4.2.3 Treatment options – refractory disease

Resistance to therapy (refractory AML) is the major cause of treatment failure, rather than mortality due to infections and other treatment-related complications. Patients failing to respond to one or two cycles of induction treatment can be considered chemotherapy refractory and are at very high risk of ultimate treatment failure. In this circumstance other alternatives should be explored (non-chemotherapy options or clinical trials). While there are no standard salvage regimens for AML, intensive salvage chemotherapy can result in a second remission in approximately 55 per cent of patients aged 16–49, of which approximately two-thirds can then proceed to an allo-SCT (Döhner et al. 2017).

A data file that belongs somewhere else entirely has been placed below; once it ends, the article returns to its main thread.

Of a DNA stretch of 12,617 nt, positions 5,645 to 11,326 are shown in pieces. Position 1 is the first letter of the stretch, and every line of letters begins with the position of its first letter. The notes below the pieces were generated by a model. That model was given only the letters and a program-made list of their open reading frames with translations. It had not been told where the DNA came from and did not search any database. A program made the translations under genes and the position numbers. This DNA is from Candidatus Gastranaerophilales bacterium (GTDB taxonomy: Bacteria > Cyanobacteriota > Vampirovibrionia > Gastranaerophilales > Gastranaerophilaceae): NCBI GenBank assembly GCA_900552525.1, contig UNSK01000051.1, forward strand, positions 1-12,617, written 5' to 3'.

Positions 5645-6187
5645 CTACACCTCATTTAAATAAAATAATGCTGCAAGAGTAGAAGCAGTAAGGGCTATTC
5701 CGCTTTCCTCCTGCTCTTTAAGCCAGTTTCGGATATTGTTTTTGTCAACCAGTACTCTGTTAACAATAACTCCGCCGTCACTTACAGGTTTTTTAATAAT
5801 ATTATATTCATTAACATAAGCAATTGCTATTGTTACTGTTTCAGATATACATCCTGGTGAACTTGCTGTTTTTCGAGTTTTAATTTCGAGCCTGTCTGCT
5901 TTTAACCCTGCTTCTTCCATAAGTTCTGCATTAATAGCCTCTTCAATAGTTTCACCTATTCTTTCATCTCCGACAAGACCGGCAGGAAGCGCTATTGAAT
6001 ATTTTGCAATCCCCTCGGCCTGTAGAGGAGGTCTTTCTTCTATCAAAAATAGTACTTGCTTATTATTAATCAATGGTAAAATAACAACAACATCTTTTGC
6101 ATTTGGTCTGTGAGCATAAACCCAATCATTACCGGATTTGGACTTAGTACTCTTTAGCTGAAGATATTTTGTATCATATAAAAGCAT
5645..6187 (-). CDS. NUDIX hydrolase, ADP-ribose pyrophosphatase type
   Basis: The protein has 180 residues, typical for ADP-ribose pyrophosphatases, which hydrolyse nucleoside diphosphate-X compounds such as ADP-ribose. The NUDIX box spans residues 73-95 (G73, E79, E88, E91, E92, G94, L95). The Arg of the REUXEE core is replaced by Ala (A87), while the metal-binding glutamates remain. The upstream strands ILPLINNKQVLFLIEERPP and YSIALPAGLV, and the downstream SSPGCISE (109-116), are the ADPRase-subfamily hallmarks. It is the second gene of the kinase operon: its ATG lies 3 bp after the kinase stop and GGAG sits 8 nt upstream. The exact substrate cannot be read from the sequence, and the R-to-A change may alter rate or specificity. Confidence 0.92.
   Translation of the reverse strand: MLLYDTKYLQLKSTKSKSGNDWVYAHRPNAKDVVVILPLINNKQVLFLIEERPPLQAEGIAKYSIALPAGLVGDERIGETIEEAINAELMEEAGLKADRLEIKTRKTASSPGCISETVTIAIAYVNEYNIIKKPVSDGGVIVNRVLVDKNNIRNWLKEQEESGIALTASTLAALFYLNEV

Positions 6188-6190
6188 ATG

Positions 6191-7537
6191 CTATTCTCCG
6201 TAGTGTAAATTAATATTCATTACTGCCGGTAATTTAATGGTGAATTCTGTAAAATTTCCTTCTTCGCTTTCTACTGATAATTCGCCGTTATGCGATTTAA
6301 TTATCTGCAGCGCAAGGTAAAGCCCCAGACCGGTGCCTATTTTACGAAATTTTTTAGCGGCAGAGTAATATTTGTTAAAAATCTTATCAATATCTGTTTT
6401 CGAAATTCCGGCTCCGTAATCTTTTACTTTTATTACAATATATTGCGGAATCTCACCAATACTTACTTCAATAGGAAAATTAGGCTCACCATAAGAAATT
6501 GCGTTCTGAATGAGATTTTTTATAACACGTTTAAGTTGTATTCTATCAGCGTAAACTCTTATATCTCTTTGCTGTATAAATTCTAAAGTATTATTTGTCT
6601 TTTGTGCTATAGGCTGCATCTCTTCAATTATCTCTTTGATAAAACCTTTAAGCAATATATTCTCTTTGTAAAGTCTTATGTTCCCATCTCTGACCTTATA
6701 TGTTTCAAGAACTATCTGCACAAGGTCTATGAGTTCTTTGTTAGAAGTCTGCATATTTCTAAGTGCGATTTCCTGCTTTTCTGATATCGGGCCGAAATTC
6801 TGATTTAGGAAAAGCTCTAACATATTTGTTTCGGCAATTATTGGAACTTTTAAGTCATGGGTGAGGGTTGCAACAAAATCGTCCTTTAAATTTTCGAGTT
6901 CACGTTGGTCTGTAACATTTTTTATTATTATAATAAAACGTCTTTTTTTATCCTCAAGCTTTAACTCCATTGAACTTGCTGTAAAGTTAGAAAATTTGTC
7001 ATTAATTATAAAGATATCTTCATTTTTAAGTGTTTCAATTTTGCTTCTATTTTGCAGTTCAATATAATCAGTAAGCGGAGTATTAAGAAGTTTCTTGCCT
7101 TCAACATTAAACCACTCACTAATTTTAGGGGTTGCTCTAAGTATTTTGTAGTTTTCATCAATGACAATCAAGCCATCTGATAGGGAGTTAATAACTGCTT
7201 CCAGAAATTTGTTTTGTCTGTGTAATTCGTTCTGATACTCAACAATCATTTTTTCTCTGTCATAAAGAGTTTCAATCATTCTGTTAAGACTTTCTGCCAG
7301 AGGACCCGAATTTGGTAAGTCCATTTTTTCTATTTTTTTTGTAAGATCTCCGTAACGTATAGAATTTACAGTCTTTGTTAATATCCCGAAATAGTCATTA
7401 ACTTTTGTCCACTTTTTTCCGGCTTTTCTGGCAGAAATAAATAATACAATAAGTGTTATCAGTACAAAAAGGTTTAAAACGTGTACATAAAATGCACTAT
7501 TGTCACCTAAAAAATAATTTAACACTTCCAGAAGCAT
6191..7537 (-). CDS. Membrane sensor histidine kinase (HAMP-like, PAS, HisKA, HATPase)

Patients offered an allo-SCT are carefully selected and must have an appropriately HLA-matched donor. It should be noted that patients with refractory disease who undergo an allo-SCT have limited chances of success and considerable morbidity from this procedure. For patients unsuited to this approach, palliative systemic treatment is often a reasonable option with limited toxic effects (Döhner et al. 2010).